As we understand the argument advanced to support the continuance of this litigation after an original judgment in favor of the employer and a refusal by our highest court to recognize the so-called "newly discovered evidence" as justifying a second trial, it is that the first judgment was no more in practical effect than a common law nonsuit, so that a new petition could be filed at any time before the limitation had
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run; and that such limitation had not run because the employer had never reported the accident to the bureau in manner and form as provided by the statute called the "Reporting act." Pamph. L. 1924, p. 401. Whether the act is broad enough to require that any accident to an employe even if not in the course of employment, must be reported, we need not consider; for quite apart from the question of limitation, it is obvious from the record that the original judgment in 1925 was not a mere nonsuit, but a final judgment in favor of the employer. Petitioner's counsel lays stress on the language used by Deputy Commissioner Corbin in 1932, in deciding the "re-opened" case, referring back to the 1925 trial. His language reads in part as follows:
"At the end of the petitioner's case, the attorney for the respondent moved for a nonsuit on the grounds that the petitioner had failed to show that the deceased died as a result of an injury by accident arising out of and in the course of the employment, stating that there was no proof whatsoever that there was an injury by accident arising out of and in the course of the employment. After argument of counsel the motion for a nonsuit was granted."
The difficulty about this, however, is that Commissioner Corbin was undertaking to state the result of a former trial conducted by him, without resorting to the record of that trial, at which also he presided. That record, which we quote, shows a very different state of affairs touching the "nonsuit" theory. The relevant part of the determination reads as follows: "He [deceased] was last seen coming from a barge owned by the American Borax Company [which] had the adjoining plant. When he came from the barge of the American Borax Company, he had in his hand a large white lump of borax. This had no connection with his work. While he was carrying the borax from the borax company's barge he stepped upon the dock and stumbled and fell into the water. His work did not take him near the dock and did not take him near the water. He was not engaged in his employment at the time of this accident.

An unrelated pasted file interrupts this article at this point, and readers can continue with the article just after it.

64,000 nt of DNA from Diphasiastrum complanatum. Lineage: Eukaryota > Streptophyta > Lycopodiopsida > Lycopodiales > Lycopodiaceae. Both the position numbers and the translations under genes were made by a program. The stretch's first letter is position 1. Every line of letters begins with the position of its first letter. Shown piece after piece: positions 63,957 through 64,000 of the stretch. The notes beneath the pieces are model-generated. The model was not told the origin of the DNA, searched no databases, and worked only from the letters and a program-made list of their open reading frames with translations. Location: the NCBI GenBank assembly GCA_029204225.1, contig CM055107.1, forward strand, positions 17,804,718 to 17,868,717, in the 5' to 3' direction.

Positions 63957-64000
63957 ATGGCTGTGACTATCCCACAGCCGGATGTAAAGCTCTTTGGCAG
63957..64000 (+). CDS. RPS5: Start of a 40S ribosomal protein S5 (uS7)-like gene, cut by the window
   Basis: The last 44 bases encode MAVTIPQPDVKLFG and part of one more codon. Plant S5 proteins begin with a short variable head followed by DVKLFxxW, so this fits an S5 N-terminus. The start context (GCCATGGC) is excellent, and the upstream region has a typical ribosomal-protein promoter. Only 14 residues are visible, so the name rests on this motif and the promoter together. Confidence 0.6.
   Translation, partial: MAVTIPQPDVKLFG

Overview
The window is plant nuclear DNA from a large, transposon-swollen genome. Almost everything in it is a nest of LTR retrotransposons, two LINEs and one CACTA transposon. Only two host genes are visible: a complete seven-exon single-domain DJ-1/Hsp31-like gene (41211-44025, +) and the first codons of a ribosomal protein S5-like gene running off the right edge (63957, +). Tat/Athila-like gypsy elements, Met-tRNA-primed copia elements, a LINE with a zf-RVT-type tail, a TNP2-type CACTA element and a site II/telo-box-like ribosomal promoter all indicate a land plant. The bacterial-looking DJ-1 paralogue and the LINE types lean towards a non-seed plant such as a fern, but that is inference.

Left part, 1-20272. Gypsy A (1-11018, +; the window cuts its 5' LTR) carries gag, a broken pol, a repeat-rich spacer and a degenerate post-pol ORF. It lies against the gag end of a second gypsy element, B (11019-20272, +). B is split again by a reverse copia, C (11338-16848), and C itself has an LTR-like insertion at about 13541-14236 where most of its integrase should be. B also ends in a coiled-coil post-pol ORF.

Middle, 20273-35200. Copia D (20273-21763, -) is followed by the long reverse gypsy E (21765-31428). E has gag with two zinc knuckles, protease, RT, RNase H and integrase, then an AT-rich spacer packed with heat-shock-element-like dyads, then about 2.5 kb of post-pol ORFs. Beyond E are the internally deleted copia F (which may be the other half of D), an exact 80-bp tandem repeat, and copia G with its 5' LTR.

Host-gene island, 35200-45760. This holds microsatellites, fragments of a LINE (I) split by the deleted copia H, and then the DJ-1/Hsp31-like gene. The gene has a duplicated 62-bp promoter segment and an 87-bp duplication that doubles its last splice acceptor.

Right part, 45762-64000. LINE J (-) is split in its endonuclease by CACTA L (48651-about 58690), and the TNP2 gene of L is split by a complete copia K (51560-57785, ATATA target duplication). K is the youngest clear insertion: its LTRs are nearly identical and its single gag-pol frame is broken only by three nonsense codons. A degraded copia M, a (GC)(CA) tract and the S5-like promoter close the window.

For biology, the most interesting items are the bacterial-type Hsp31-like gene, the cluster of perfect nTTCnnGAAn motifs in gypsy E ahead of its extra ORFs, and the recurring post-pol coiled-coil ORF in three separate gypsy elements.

"I do find and determine on this 20th day of November, 1925, that the said accident did not arise out of and in the
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course of his employment. It is hereby ordered that the petition herein be and the same hereby is dismissed." (Italics ours.)
The "dismissal" of a petition of this character, based on an express finding of fact against the petitioner, on the evidence produced, is in its essence a final judgment for defendant, concluding the parties until reversed. That judgment was, and is, a final and absolute bar to further litigation of the matter.
The judgment under review will be reversed, with costs, to the end that the petition of 1935 be dismissed and the litigation terminated.